It’s a Flac Versus Friday on the MobTown Sports Beat

December 30, 2011 | Thyrl Nelson

It’s a Flac Versus Friday on the MobTown Sports Beat

A Nickel and a Nail

 

It’s five topics for conversation today and a jab for someone deserving:

 

 

Flac vs.

There’s Rodgers, Brees, Brady, Roethlisberger and the rest. For now Flacco is part of the rest. He’s also just four seasons into a long career, entrusted to manage but not command the offense of a team that doesn’t need him to be a star and is somehow being held to a standard commensurate with those on pace for or already all but in the Hall of Fame. It seems a bit unfair. Maybe he finds that path and maybe he doesn’t, but for now it’s impossible to say, as it was with all of those quarterbacks just four years in to their careers.

 

Ben Roethlisberger is probably the exception, but not completely. He won it all as a second year player, but was and remains (at his best) a quintessential game manager. Roethlisberger’s stats have been mostly pedestrian, especially when the Steelers are winning. His best statistical year came as the Steelers went 9-6 behind him in 2009. Roethlisberger’s individual efforts have certainly been impressive and game saving at times, but more on a play-by-play basis than a game-by-game one. His greatest strength is simply that his team doesn’t need him to be spectacular in order to win and that he understands and embraces that realization. Lastly as a guy who likely always thought of himself as “pro-caliber”, landing at Miami of Ohio was probably a bit humbling, three years as a MAC starter beneficial and the chilly welcome the beginning of his tenure starting as a rookie for the Steelers from his teammates all are likely factors in his drive and ethic, and his two titles in Pittsburg certainly serve as validation of stardom even in weeks or seasons where he hasn’t played up to that level of esteem.

 

Aaron Rodgers is an impossible and unprecedented standard too. He was humbled to begin his college career starting at a JUCO, humbled again on draft day and for the three years that followed in waiting to succeed Brett Favre, so his drive is clearly understandable, and the two years he spent running the Tedford offense at Cal likely cemented a nice foundation under him too. He also inherited a team full of veteran receivers adept at being where they were supposed to be, winning fights for the ball and at bailing out their quarterbacks more ambitious attempts (which were bound to be plentiful under Favre). By comparison, Rodgers’ clear gift for accuracy must have been quite refreshing for the gifted Packers’ receivers. Still, Rodgers stumbled in 2008 after inheriting the helm of a team fresh off of a loss in the NFC title game and struggled. Younger members of the receiving corps (James Jones and Jordy Nelson) took time to get regular looks in the offense and Randall Cobb while clearly gifted athletically is and will continue to be an afterthought in the offense until chemistry can be refined, a luxury the Packers have that most NFL teams don’t enjoy.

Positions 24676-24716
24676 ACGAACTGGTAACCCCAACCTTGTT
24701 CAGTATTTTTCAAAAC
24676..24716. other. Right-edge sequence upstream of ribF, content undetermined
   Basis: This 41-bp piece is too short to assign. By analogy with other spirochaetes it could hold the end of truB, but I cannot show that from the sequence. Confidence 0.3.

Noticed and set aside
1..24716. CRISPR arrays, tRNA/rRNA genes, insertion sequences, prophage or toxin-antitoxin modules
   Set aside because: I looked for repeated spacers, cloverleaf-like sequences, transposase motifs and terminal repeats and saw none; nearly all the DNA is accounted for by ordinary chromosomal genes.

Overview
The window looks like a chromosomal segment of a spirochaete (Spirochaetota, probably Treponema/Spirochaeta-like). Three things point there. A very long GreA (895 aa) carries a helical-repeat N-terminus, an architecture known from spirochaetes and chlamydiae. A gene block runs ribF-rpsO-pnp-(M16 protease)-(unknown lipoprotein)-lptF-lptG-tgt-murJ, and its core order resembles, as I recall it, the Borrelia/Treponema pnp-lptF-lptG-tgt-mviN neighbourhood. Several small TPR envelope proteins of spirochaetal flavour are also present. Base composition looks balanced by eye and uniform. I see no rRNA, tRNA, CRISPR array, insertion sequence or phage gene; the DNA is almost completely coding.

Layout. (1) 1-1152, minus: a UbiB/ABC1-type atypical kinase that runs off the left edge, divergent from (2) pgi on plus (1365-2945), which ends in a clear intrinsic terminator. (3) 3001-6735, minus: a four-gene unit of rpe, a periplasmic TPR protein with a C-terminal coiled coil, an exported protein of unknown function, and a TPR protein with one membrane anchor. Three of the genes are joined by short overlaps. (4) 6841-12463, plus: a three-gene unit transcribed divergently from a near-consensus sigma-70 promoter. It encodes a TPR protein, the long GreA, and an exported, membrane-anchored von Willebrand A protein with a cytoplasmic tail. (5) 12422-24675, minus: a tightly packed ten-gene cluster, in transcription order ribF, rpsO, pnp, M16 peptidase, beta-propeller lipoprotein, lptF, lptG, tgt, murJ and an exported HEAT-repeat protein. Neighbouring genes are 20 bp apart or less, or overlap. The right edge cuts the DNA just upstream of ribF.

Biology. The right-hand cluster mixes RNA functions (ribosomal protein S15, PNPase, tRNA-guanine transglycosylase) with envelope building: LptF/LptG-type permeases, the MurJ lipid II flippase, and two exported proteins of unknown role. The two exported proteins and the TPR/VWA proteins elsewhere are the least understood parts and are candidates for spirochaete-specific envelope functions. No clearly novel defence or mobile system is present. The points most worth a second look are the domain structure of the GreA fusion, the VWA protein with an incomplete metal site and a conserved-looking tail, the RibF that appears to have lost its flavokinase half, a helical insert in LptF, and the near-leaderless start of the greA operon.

Drew Brees struggled through the early part of his career, struggled to hold off Doug Flutie on the depth chart and had his ticket punched out of San Diego long before the infamous shoulder injury that hampered his free agency. That the Chargers were contented to let him walk for nothing, again before the shoulder injury and that no one had an offer that would have prevented it, we can fairly say that a full five years into his NFL career no one thought Brees to be particularly special. Clearly the perception of Brees has changed a bit as his career has wound on.

 

And lastly there’s Tom Brady. Brady the young and efficient game manager won 3 Super Bowls in his first 4 seasons at the helm of the Patriots. His stats were unspectacular (3600 or so yards, mid twenties in TDs, low teens in interceptions) but the Patriots were winning with no other discernable stars either. As Brady replacing Drew Bledsoe was the obvious catalyst to the team’s success the media fell all over themselves apologizing before evoking comparisons to Joe Montana, Terry Bradshaw and other low key, workmanlike, unlikely stars. Somewhere along the way it also became evident that Brady threw a really nice deep ball, and the Patriots began furnishing him with real weapons and counting on him to win games instead of simply not losing them. They also stopped winning Super Bowls at the same time, and since being derailed from their undefeated season in the Super Bowl to end the 2007 season have failed to win a single playoff game despite the continued accolades and expectations with Brady in the role of the superstar quarterback.

 

Whether Flacco or any quarterback current or future merits mention in that bunch remains to be seen. Their paths to and levels of success are about as disparate as you could imagine. Which you’d like your QB (and team) to resemble most is debatable…so we’ll debate it.

 

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